By Stuart Qualtrough
IBM is linking with a team of Swiss scientists to create the world's first accurate, computer-based model of the brain.
International Business Machines Corp (IBM) is linking with a team of Swiss scientists to create the world's first accurate, computer-based model of the brain, the US company revealed this week.
The researchers hope that modelling the brain at the cellular level will give new insights into the workings of the most complex organ in the body.
The immediate goal is to model the circuitry in the neocortex, which accounts for about 85% of the human brain's mass and is thought to be responsible for language, learning, memory and complex thought.
By expanding the work to other areas, scientists hope to eventually generate a computer-based model of the entire brain.
Henry Markram and colleagues at Ecole Polytechnique Federale de Lausanne, Switzerland, will spend the next two years using IBM's supercomputer Blue Gene to create a working 3-dimensional model of the neocortex.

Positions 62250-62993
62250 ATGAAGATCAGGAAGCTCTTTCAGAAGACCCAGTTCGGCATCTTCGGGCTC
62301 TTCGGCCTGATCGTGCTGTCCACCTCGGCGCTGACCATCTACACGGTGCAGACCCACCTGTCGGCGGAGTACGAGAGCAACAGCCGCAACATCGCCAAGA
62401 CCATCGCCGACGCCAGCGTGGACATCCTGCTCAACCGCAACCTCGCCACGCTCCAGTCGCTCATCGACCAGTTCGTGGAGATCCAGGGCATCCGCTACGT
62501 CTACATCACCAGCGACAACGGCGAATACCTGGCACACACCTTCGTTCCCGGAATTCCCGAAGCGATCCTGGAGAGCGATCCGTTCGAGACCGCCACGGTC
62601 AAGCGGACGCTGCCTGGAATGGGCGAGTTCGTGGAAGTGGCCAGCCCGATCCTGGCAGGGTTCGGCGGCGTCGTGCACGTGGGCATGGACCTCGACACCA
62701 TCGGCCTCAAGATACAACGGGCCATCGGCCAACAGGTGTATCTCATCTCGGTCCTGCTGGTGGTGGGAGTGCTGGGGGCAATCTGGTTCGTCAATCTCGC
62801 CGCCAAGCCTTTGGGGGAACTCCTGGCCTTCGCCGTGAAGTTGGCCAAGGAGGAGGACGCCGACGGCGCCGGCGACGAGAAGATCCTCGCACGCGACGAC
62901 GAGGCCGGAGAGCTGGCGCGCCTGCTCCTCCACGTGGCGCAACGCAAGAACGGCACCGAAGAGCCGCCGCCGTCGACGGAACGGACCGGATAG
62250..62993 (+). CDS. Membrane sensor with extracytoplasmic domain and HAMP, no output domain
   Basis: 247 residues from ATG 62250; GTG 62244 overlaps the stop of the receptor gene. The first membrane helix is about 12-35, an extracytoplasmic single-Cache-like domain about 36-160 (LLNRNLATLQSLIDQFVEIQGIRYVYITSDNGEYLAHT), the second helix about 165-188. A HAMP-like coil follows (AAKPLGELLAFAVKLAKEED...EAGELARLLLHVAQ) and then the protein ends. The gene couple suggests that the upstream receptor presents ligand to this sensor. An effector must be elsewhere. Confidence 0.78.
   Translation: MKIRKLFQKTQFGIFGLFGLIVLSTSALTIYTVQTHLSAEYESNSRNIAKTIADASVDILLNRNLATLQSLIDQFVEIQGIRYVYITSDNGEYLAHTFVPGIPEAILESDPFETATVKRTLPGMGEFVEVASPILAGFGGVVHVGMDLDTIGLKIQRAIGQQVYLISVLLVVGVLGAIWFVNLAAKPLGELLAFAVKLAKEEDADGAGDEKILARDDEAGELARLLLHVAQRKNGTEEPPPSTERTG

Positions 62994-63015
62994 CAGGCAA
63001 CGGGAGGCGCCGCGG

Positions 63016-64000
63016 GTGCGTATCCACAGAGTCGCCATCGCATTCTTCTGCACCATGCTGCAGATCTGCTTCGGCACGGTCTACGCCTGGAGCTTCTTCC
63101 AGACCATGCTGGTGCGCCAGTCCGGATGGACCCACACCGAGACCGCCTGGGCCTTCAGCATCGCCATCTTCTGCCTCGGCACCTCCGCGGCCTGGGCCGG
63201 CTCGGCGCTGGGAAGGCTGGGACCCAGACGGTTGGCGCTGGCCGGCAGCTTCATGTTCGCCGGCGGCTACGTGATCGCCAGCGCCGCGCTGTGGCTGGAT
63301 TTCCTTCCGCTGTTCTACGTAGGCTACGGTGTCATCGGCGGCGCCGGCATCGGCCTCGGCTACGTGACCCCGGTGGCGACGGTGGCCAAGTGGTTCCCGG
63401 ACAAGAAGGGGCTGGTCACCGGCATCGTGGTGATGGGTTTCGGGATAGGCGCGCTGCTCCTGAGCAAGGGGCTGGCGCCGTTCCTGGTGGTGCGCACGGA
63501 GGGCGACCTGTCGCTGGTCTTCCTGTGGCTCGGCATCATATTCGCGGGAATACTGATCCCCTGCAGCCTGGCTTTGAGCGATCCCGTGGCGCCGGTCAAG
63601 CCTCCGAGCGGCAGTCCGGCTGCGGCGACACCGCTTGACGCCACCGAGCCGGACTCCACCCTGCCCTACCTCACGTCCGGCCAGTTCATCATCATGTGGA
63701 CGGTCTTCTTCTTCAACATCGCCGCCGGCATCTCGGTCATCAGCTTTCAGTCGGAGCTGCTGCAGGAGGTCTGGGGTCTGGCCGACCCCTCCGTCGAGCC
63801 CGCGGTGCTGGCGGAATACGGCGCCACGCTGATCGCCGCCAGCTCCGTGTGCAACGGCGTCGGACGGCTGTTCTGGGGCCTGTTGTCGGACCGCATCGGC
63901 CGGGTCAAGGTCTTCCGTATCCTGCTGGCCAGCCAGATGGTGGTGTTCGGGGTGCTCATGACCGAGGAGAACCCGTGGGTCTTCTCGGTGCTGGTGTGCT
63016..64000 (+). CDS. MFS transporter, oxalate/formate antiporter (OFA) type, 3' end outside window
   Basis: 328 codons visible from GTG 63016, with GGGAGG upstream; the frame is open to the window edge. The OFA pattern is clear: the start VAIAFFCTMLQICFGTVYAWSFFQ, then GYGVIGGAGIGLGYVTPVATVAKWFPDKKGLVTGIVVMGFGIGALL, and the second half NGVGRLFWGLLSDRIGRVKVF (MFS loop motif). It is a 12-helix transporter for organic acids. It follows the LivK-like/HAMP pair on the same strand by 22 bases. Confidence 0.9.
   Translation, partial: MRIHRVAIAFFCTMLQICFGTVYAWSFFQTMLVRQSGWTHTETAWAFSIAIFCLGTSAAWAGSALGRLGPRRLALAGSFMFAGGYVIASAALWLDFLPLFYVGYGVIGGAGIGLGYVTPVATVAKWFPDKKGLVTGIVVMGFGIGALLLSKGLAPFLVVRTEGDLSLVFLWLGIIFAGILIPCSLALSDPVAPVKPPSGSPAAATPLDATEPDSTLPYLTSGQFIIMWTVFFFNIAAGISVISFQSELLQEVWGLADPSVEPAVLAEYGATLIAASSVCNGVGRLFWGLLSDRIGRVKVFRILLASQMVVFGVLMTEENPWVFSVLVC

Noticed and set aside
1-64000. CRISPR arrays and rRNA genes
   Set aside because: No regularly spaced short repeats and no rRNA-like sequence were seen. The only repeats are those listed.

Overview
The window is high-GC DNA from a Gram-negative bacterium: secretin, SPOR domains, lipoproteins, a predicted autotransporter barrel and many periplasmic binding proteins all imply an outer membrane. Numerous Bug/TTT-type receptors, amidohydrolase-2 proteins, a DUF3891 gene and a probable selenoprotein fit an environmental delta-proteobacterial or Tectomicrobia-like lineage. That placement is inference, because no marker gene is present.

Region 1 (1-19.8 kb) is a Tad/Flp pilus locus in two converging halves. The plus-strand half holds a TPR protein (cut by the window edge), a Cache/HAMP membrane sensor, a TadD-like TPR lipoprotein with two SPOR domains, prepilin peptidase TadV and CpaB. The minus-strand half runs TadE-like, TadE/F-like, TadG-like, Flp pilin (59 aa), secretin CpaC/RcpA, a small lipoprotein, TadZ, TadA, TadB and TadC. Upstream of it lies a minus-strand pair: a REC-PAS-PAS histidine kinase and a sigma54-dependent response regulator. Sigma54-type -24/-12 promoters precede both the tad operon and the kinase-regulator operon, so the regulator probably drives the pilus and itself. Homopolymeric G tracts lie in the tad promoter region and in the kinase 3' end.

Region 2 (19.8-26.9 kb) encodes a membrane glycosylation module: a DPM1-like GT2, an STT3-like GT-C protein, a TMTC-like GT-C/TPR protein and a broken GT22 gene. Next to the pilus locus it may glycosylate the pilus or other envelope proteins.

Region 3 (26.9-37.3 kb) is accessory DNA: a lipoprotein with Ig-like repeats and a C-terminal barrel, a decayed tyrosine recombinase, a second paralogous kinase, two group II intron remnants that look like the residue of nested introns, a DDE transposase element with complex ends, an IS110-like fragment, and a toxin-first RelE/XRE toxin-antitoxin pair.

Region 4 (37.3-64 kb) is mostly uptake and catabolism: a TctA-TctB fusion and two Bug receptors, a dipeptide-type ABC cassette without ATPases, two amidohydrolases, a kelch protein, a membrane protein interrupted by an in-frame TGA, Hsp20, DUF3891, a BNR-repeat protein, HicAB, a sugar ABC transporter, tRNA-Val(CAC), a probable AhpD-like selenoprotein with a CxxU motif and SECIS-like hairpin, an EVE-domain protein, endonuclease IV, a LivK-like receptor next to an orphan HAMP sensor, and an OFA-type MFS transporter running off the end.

The model will need to recreate all the myriad electrochemical interactions of the brain's interior.
Markram said the project is one of the most ambitious neuroscience research initiatives ever undertaken, because of the hundreds of thousands of parameters will have to be taken into account.
The Blue Gene system to be installed in Lausanne will have a peak processing speed of at least 22.8 trillion floating-point operations per second, or 22.8 teraflops. Five years ago, no supercomputer in the world was capable of more than one teraflop.